Finding Titles: The Good, The Bad, and the Downright Ridiculous

Finding  titles for your fiction is hard, right?

I mean, finding crap titles isn’t hard. I have a huge long list of crap titles I once considered, and not all of them are jokes.

But finding the perfect one for my work is another matter entirely.

A.G. Pasquella's "The Strange Saga of Why Not A Spider Monkey Jesus?"

A.G. Pasquella's "The Strange Saga of Why Not A Spider Monkey Jesus?" where Pasquella illustrates, literally, the difficulties of finding the perfect title for his book. (Click on the pic to find out more about the talking chimpanzee with televangelist aspirations. You know you want to.)

Teresa Coltrin discusses the process of creating the perfect title. It’s a great post that links to the latest blog entries by writers and agents alike about what goes into a great title, and how you can find yours.

Before I clicked through all of the links, however, I tried to figure out why my titles can sometimes be downright ridiculous. After all, avoiding the downright ridiculous has to be one of the first steps towards finding the perfect title.

For me, a bad title occurs when I’m desperate to slap a name on my current WIP. I used to not even be able to contemplate a good title; I would just name my pieces “The Southern One,” or “The Moroccan One With The Whores.” It’s okay though. They were working titles that nobody had to ever see aside from close friends and my crit group.

While I am no expert in the good title, most of my best have come once I’ve spent a lot of time really getting to know my WIP. And I mean getting to know the work itself, and not what I thought the work was going to be when I started writing it. There’s a big difference there, and the two are never ever the same. Bad titles come from my wanting to name the works while I’m still thinking about how I want them to be, and the best titles come from naming the works once I’ve figured out (and accepted) how they turned out.

So I guess the moral is to trust yourself. I’ve found many times that my crit group and editors enjoy a piece much more the way it turns out in the end rather than the way I had planned for it to go. It’s more fulfilling for me when I allow my subconscious to take over and for my writing to deviate from the plan. Usually, as long as I can let go of what I wanted it to be and accept it as is, the result is a stronger piece. And with a stronger piece comes a stronger title.

And once I had several stronger titles, I went back to the links on Teresa’s page and used the tips she collated to really help them shine. In particular, I found Rachelle Gardner’s how-to a lifesaver.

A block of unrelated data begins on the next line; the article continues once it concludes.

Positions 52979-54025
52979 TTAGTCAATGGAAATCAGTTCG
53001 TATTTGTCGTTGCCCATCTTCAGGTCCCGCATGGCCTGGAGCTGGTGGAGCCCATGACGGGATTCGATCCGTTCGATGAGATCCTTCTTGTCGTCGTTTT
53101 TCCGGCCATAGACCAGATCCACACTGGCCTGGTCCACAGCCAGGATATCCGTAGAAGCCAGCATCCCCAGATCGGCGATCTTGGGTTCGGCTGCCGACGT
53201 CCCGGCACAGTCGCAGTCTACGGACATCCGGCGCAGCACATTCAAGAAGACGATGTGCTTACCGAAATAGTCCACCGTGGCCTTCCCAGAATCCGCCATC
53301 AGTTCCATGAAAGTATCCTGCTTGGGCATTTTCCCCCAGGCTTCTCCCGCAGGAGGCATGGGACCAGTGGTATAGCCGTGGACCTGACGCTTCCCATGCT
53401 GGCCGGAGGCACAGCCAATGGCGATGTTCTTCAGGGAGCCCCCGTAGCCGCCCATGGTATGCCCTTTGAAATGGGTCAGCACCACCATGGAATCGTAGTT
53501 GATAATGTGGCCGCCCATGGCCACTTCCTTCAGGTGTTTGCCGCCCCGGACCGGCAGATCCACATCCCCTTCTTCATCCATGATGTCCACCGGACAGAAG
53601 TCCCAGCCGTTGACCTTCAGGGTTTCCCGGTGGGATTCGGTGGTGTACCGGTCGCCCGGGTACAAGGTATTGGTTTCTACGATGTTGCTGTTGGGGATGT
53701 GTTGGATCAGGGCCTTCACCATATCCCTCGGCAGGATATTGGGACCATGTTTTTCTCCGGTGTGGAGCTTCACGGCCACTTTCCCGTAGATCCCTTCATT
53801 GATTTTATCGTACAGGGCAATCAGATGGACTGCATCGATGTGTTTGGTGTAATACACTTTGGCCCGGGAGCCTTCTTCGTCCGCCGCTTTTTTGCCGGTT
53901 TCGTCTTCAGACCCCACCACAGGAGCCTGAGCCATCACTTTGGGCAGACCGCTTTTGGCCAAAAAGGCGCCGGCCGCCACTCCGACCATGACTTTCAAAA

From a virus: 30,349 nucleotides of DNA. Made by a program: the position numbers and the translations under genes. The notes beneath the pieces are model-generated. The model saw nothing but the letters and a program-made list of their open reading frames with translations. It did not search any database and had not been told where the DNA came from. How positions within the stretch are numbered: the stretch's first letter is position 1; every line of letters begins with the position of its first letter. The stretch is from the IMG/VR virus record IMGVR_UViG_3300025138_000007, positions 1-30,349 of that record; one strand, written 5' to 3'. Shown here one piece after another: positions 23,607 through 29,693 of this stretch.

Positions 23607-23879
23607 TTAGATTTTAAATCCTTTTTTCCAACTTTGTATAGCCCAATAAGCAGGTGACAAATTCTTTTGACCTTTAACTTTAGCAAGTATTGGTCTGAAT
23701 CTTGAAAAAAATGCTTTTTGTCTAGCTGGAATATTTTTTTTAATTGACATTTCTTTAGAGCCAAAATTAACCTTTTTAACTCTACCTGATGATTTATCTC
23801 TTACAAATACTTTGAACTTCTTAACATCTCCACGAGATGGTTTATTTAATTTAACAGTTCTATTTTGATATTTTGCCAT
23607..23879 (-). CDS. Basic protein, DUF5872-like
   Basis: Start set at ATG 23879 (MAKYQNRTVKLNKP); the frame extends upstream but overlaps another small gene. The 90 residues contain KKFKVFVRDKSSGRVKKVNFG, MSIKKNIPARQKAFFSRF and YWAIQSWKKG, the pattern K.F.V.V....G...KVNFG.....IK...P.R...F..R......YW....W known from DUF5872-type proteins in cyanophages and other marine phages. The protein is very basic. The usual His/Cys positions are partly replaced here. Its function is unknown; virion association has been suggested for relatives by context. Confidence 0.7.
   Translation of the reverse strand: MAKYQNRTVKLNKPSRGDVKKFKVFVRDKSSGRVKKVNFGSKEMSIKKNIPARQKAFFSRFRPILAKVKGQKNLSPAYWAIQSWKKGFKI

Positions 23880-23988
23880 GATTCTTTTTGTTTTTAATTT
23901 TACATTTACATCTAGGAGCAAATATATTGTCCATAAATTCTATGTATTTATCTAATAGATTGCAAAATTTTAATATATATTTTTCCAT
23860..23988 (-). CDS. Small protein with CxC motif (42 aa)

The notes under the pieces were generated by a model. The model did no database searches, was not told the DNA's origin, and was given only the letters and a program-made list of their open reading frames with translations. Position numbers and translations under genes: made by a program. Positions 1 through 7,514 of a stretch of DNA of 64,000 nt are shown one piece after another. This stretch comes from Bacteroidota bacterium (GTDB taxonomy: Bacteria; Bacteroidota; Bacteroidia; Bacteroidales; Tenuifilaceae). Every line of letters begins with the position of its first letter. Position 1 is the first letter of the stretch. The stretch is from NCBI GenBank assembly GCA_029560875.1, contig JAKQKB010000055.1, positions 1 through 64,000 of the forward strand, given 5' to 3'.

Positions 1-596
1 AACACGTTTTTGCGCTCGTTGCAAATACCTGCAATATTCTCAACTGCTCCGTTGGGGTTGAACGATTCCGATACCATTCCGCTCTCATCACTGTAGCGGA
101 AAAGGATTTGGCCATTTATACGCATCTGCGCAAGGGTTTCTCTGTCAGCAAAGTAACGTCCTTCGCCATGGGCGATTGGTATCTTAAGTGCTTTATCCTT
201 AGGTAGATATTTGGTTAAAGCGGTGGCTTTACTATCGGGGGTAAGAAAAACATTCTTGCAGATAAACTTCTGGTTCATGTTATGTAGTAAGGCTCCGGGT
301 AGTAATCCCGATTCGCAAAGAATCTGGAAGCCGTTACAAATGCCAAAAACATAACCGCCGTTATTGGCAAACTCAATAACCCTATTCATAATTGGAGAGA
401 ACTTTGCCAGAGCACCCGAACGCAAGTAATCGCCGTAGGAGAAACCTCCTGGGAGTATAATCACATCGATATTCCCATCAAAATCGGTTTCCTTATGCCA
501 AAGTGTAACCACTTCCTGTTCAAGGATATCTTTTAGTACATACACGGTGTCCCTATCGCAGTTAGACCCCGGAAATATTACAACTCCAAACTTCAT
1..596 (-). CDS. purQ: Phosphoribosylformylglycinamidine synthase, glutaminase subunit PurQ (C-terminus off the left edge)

What’s your relationship with your titles?

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10 Comments

Filed under books, concise, fiction, marketing, On Writing, WIP

10 responses to “Finding Titles: The Good, The Bad, and the Downright Ridiculous

  1. Titles are so important — enough to make someone pick up your work, or walk past forever. I’m a sucker for a great title — even when what follows turns out to be drivel. Best~

    • Absolutely. While a great title can’t save a shitstorm of a book, a great book will not sell with a bad or downright ridiculous title. (Unless it’s so ridiculous that it becomes great again).

  2. “And I mean getting to know the work itself, and not what I thought the work was going to be when I started writing it. There’s a big difference there, and the two are never ever the same.”

    So true! Almost all my writing troubles come from trying to force the work into a preconceived box rather than just taking a deep breath and letting the work be what it wants to be.

    Speaking of writing and the power of the subconscious, have you read “You Can’t Hurry Love” by the screenwriter Bill Wheeler? It’s so great: http://messageboard.donedealpro.com/boards/showthread.php?t=15985

    • Yes, mine too! I just have to trust that I’ve had an interesting life and have a modicum of writing tallent, and that if I stick with my type B personality, I will create something interesting.

      Thanks for the Wheeler rec. I haven’t read it, but will!

  3. I tend to think of titles fairly early in the writing process. Or rather, my subconscious gives them to me (thinking too hard about them doesn’t always work so well). Often the title will thematically influence the rest of the work as I go.

  4. Yep yep yep. Titling is everything.

    I don’t usually have trouble pegging one, but I can never think of the appropriate title (or headline, or lede, or caption, for that matter) for a story I’ve done until after it’s 100% finished. Any sooner and I screw myself up.

    Titling in advance backfires for me, and badly. I mean, I don’t meander away from the basic theme, but writing to a title changes what I would write. It goes flat faster than Shasta.

    Usually it’s some little phrase within the article itself that comes in a burst of creativity, and I can’t get that if I have a title up front. Feels too much like homework.

  5. I look for anything recurring images or tropes, however short stories are easier to title than novels.

    • I find the same as well, but occasionally a contradictory little story will stall and it takes a long time for the name to come. I keep working on it, editing it, thinking about motivations and how everything ties together, and once the title comes to me, I know I’m done.

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